By Philip O'Connor
STOCKHOLM, Nov 17 (Reuters) - Portugal are 1-0 up after the first leg of the World Cup playoff against Sweden but with the return match being held at a stadium dubbed the 'Zlatan Arena' the job is by no means done.
Sweden captain Zlatan Ibrahimovic was relatively subdued in the first leg in Lisbon on Friday as a late diving header from Cristiano Ronaldo put Portugal in the driving seat.
Ibrahimovic, though, has a penchant for the spectacular at Sweden's home ground and at the age of 32 he will be desperate to take his country through to next year's finals in Brazil.
The Paris St Germain forward has scored 10 goals in eight matches since Sweden took up residence at the Friends Arena, including a four-goal haul against England in the opening game there.
Three of those goals have come in World Cup qualifiers with two against the Faroe Islands and the other one the winner in their final group game against Austria.
Coach Erik Hamren said he wanted an improved performance from his team on Tuesday.
"There were too many long balls to Johan (Elmander) and Zlatan on Friday and we didn't have the energy to support the attack," Hamren told reporters. "We've got to have more quality when we win the ball."
Ronaldo was also short of his best in Lisbon although he dived in among the flying boots to grab the winner.
Ibrahimovic represents Sweden's best hope and despite coach Paulo Bento's suggestion that Portugal are not overly dependent on Ronaldo, the Real Madrid forward is by far and away their most potent weapon in attack.
The former Manchester United player, on 44 goals, is now only a hat-trick away from equalling Pauleta (47) as his country's all-time top scorer.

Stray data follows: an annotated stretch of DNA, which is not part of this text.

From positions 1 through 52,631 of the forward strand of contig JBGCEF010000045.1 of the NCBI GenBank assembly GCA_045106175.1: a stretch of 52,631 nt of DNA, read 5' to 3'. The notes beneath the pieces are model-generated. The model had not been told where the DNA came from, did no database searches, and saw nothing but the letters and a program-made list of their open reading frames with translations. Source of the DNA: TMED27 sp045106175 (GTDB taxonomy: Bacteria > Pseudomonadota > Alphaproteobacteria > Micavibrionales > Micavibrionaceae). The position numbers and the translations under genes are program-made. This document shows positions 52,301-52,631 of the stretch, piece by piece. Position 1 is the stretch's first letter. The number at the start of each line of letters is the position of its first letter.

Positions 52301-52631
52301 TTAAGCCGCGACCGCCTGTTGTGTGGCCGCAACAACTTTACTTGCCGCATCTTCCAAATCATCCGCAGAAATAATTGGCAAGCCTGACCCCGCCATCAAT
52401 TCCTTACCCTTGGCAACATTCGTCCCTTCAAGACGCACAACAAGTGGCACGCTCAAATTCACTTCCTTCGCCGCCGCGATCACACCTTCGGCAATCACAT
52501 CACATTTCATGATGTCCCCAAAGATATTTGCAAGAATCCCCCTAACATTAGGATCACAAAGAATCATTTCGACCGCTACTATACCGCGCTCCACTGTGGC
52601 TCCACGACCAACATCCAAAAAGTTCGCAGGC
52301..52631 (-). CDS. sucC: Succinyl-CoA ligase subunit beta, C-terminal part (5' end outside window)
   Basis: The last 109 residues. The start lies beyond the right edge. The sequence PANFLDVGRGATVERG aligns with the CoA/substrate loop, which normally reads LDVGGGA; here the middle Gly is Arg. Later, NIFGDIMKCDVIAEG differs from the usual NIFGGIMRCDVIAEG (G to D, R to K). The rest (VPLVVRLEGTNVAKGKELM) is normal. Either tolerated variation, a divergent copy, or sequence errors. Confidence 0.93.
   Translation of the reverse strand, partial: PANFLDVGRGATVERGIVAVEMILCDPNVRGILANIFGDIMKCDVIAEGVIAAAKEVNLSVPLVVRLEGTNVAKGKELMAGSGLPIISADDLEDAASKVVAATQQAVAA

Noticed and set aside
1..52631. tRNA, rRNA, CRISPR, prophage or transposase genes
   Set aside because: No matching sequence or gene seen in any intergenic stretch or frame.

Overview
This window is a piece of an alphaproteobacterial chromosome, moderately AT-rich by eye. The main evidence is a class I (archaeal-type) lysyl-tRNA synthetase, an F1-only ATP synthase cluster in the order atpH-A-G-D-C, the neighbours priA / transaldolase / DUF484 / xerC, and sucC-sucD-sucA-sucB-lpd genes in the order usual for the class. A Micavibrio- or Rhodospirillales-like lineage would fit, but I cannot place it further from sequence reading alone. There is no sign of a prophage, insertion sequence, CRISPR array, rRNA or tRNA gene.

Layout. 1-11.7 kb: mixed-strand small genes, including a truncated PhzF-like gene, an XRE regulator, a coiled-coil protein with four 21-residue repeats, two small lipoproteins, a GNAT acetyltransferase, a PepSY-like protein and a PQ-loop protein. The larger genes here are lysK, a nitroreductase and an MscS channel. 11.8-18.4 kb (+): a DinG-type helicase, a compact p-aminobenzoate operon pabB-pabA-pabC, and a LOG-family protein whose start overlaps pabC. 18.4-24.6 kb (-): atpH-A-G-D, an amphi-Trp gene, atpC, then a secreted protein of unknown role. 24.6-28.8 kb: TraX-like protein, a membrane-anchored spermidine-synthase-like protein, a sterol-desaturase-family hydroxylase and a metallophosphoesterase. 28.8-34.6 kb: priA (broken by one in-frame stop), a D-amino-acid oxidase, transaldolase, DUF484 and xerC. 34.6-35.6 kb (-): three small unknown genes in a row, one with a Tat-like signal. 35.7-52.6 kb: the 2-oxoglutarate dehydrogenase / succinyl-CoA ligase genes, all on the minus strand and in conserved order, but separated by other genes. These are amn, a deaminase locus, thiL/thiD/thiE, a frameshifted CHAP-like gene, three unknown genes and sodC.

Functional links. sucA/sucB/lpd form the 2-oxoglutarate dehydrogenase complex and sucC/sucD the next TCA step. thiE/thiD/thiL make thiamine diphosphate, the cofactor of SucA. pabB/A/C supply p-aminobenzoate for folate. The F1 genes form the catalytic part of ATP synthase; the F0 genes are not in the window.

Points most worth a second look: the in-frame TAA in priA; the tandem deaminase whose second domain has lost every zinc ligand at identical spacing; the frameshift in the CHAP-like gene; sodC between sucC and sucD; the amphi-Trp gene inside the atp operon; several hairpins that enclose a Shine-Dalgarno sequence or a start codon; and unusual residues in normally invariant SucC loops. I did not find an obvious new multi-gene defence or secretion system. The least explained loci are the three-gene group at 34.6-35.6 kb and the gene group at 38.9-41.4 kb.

"What is a fact for me, not only in this match but throughout qualifying, is that we had a load of chances and lacked effectiveness in front of goal," Bento said on Friday.
"But good things are coming and I believe we will be better on Tuesday."
Although Portugal restricted him to one effort on goal in Lisbon, all eyes will be on Ibrahimovic at an arena where he seems to score at will.
The tall Swede is hoping the home fans can inspire his side on Tuesday.
"We're usually spoiled when it comes to support from the people," said Ibrahimovic. "Now it's just a case of standing behind us and supporting us so we can go in and do our best."
With the tie delicately balanced, the stage is set for a showdown in Stockholm between two of the best players in the world.
"It's going to be a complicated match, we have the minimum 1-0 advantage and we know it might not be enough but I have hope," said Ronaldo.
"We will try and score a goal there and if we do that it will make their task very difficult because they need three goals." (Additional reporting by Daniel Alvarenga in Lisbon, editing by Tony Jimenez)
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